Lancaster University - Transforming Tomorrow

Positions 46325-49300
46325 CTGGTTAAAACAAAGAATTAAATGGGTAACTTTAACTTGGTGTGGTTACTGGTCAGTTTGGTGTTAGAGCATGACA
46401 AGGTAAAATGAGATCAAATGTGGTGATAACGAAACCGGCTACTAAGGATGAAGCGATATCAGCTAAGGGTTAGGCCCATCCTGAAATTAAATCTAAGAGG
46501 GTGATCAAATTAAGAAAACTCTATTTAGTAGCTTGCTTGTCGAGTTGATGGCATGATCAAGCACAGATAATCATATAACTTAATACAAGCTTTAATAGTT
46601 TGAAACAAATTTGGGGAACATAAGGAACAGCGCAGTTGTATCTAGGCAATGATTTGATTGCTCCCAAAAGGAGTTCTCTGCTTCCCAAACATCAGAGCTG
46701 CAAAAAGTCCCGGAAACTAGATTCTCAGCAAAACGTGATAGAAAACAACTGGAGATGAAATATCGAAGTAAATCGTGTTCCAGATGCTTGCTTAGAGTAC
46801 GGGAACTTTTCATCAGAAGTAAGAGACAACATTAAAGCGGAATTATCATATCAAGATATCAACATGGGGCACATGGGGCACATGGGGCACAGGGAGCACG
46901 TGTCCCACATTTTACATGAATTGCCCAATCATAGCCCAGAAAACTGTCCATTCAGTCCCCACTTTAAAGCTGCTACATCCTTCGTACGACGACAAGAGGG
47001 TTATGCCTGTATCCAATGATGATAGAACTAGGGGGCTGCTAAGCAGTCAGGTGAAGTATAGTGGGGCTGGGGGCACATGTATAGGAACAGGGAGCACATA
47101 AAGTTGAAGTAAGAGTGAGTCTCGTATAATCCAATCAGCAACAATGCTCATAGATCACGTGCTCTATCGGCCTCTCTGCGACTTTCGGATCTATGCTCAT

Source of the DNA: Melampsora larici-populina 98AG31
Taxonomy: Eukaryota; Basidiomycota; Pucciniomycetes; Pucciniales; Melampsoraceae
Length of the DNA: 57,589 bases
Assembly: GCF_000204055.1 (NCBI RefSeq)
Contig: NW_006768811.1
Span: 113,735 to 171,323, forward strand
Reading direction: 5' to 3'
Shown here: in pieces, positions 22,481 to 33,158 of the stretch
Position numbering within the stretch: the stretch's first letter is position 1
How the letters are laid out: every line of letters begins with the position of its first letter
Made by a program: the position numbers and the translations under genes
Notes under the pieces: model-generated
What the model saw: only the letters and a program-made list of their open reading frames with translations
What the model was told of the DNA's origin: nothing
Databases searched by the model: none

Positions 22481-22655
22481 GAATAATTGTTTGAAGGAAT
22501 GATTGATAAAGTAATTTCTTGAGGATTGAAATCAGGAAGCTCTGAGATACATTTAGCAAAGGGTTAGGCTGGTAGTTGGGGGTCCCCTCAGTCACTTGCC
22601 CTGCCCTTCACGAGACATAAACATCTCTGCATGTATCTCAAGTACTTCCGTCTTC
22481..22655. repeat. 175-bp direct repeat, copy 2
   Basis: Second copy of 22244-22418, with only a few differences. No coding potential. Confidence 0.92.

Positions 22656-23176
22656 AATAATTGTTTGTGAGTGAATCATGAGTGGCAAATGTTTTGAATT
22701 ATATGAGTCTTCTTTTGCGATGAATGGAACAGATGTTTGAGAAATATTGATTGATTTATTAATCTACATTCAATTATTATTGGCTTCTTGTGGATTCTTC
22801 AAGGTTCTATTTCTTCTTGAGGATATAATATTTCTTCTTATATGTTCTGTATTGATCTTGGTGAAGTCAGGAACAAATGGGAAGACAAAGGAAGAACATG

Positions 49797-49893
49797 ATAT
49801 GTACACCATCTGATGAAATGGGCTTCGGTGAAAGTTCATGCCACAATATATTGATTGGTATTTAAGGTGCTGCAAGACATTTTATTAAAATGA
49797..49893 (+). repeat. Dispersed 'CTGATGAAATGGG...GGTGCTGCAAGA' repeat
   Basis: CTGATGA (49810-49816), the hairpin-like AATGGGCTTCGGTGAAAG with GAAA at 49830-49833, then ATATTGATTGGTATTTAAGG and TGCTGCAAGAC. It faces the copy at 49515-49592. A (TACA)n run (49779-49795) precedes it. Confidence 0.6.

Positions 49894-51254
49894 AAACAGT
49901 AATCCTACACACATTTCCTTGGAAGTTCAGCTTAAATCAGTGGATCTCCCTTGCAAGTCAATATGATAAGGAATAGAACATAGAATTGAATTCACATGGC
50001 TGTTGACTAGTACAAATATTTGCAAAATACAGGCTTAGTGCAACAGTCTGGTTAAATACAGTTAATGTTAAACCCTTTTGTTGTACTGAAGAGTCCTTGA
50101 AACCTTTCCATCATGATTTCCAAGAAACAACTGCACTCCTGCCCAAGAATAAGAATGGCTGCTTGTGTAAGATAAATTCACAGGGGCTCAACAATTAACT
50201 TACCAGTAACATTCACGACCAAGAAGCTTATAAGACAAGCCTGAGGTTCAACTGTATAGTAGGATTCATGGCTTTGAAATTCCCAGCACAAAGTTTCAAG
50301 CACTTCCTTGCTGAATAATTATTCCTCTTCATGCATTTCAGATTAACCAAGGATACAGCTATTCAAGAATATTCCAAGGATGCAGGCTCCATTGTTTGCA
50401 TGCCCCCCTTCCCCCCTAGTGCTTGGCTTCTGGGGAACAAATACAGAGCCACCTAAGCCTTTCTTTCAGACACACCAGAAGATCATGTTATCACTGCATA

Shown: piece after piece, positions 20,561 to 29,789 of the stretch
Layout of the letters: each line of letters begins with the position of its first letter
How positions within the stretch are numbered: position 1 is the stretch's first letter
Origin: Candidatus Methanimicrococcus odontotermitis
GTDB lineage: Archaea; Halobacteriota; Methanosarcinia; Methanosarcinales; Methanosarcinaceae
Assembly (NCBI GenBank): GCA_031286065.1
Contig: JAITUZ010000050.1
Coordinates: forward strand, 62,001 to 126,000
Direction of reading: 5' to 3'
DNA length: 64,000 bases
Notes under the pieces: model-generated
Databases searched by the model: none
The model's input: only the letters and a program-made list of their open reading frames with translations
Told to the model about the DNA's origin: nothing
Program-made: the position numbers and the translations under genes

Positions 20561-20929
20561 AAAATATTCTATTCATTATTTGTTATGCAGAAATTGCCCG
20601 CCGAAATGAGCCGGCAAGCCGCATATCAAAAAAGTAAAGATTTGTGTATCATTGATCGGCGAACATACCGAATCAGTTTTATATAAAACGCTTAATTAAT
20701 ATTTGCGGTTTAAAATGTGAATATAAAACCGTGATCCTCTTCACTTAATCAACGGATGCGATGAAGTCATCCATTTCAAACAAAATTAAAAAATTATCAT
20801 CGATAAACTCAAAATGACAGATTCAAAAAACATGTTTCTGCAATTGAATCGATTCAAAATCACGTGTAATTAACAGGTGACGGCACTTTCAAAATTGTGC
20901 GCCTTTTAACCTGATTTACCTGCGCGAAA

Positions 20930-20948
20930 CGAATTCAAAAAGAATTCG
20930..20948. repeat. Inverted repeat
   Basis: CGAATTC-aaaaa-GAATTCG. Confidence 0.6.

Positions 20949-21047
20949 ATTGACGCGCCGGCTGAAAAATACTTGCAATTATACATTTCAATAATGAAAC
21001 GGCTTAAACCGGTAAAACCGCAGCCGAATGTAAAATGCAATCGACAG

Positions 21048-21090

13 A Pentland Centre Research & Impact Digest, 2023 ESG and Sustainability Business and biodiversity ESG (environmental, social and governance) are three letters used by the corporate and investment community to describe sustainability concerns. ESG and sustainability are similar ideas, but also differ from each other because they view ‘materiality’ differently. In short, materiality is all about the importance or significance of an issue and there are two sources of materiality. Inside-out describes how companies and organisations impact society and the environment. This may result in corporate sustainability programmes on responsible sourcing addressing human/labour rights and the environmental impacts of supply chains, and also how company action might make a positive impact, say, by undertaking regenerative agriculture or being a living wage employer. This is a sustainability focus. An outside-in focus is the basis of ESG. Here the question is how, for example, climate change will impact the company and its total financial value. Investors need this information to assess the value of the company, and to understand a company’s sustainability response. This understanding guides investment decisions. If you address both perspectives, you are thinking about double materiality. If you consider how these two perspectives interact, you are thinking about dynamic materiality. Read a blog on these issues by Professor Jan Bebbington and Duncan Pollard on the Pentland Centre website. The Pentland Centre is developing a stream of research and engagement focused on how business can support global aspirations to arrest the loss of biodiversity. The Convention on Biological Diversity provides the global governance context in which countries address their biodiversity challenges. At the same time, business (including the financial system) is formulating its contributions to addressing biodiversity impacts. Centre work in this area is under development, and includes: n Describing the nature of the challenges that arise for business-biodiversity connections (see our blog) n Documenting reporting practices for a sample of companies who depend upon and impact biodiversity (see our blog) n In partnership with We Value Nature, we contributed thinking around how to guard against perverse outcomes from ‘natural capital’ thinking (see our blog) Our work in this area will continue over the next few years, as a variety of new business focused tools and assessments are under development. This includes the World Benchmarking Alliance’s nature benchmark as well as guidance on communicating nature risk to financial markets via the TaskForce on Nature Related Disclosure ( If you are interested in learning more about this work email Professor Jan Bebbington,